Vision: Your vision statement paints a picture of where you want your brand to get to and how you envision the future.
Values: The process of creating values is not as important as the process of reinforcing them. Your core values represent what your brand stands for and they’re principles that guide a brand’s actions.
Your employees help to form a brand by bringing your brand to life and encompassing your company’s core values.
From the hiring process on, your employees should resemble your values.
Employees often have a much deeper relationship with customers, so nurturing them as ambassadors of your brand is how they’ll inherit your branding strategy.
What does your company want to accomplish and how do you plan to do it?
Being specific with your objectives, whether it’s a business objective, marketing objective, or branding objective allows you to measure results and make improvements.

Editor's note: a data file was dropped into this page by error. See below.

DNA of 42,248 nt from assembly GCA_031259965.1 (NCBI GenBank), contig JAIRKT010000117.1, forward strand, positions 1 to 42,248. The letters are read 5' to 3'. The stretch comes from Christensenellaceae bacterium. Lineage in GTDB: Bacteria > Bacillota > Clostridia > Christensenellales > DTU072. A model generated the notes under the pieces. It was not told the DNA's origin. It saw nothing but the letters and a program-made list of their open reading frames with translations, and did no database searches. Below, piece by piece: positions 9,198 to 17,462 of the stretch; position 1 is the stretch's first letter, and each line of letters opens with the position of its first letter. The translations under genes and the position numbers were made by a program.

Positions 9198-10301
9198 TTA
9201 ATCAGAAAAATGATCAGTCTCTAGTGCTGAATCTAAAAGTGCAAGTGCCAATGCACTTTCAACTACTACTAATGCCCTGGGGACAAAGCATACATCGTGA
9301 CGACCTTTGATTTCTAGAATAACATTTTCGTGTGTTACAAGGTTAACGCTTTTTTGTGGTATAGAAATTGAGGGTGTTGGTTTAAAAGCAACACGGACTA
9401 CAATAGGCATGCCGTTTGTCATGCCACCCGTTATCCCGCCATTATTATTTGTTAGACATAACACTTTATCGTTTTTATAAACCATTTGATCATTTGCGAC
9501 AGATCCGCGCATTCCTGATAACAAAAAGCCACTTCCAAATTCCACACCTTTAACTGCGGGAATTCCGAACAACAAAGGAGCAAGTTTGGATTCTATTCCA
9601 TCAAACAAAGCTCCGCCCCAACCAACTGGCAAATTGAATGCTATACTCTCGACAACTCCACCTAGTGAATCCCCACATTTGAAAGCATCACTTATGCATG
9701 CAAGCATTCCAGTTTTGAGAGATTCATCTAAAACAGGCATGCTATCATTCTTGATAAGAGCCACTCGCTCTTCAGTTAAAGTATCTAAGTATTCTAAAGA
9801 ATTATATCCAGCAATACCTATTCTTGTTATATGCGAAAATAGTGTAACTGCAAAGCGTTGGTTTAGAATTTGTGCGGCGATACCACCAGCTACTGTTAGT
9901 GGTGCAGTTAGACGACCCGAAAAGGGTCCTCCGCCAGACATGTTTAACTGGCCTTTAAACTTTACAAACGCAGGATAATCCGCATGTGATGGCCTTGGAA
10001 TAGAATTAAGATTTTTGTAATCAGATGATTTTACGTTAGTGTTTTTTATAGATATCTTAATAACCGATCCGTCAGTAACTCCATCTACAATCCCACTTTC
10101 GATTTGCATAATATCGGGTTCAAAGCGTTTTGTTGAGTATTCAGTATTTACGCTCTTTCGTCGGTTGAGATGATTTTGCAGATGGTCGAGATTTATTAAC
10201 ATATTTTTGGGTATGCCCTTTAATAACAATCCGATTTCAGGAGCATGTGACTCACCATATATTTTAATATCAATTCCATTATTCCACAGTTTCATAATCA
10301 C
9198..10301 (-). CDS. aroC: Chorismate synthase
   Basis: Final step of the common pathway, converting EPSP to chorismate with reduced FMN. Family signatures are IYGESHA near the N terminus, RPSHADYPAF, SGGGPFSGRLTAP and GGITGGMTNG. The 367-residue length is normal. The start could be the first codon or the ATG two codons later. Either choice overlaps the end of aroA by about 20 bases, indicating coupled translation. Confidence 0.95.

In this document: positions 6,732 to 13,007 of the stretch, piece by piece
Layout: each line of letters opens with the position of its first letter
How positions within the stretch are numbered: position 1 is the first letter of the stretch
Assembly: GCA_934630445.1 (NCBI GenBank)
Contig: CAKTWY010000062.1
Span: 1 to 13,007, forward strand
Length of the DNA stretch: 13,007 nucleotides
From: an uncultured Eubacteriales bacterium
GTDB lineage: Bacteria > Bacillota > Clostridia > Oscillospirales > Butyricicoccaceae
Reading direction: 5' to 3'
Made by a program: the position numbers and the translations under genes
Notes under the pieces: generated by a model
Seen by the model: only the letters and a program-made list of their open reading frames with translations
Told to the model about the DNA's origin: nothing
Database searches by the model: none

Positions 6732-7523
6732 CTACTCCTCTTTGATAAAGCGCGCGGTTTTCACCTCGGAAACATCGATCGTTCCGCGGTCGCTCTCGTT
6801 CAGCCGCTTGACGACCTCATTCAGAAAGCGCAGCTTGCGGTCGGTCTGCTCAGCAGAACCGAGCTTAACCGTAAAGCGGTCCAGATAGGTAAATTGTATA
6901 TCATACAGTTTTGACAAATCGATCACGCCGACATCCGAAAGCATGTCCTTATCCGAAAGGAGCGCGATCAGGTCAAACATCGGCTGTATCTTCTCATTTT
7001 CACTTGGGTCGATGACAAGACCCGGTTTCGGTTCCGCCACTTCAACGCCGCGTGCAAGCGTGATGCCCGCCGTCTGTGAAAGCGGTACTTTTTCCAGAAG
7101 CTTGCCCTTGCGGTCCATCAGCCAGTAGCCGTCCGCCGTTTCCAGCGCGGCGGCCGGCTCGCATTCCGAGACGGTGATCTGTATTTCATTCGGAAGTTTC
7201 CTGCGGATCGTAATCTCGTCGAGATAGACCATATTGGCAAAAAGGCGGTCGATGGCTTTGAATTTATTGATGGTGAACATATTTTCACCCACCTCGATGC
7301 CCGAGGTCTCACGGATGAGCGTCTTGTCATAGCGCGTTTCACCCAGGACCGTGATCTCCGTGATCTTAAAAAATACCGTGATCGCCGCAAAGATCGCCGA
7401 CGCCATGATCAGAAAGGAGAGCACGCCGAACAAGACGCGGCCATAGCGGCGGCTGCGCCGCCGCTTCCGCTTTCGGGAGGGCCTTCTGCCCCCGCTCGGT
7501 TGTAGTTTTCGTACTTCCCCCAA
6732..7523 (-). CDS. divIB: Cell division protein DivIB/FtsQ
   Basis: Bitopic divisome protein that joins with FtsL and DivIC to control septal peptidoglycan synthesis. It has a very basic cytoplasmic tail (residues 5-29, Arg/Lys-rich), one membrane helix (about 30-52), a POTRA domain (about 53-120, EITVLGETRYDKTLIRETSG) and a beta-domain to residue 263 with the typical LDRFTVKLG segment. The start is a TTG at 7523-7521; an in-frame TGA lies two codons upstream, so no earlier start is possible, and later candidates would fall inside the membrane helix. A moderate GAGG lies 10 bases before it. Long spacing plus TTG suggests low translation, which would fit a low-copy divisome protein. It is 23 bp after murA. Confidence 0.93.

Establishing a brand identity is imperative to creating an effective branding strategy. This is how people are able to identify your company, whether it’s through a logo or other means.
Developing a strong brand identity involves artistic direction, brand personality, and other branding elements.
Brand image is how customers and others perceive a brand, and what they expect from it. Knowing your brand image keeps you from making decisions that aren’t in line with your branding strategy, since changing your brand image can often be difficult, if not impossible.
Brand positioning is all about where your brand fits in your industry and how you plan to differentiate yourself.
An effective brand positioning statement involves appealing to your target audience, context, brand promise, and reason to believe.
Great brands have great stories.
Think of your favorite brand; mine is Nike. Now think of their story.
Nike was created to provide runners with lighter and more durable running shoes.
Over time, they used brand extensions to capitalize on different opportunities in sports (and they still are). Their brand has continually evolved as it’s grown into the largest sports brand in the world.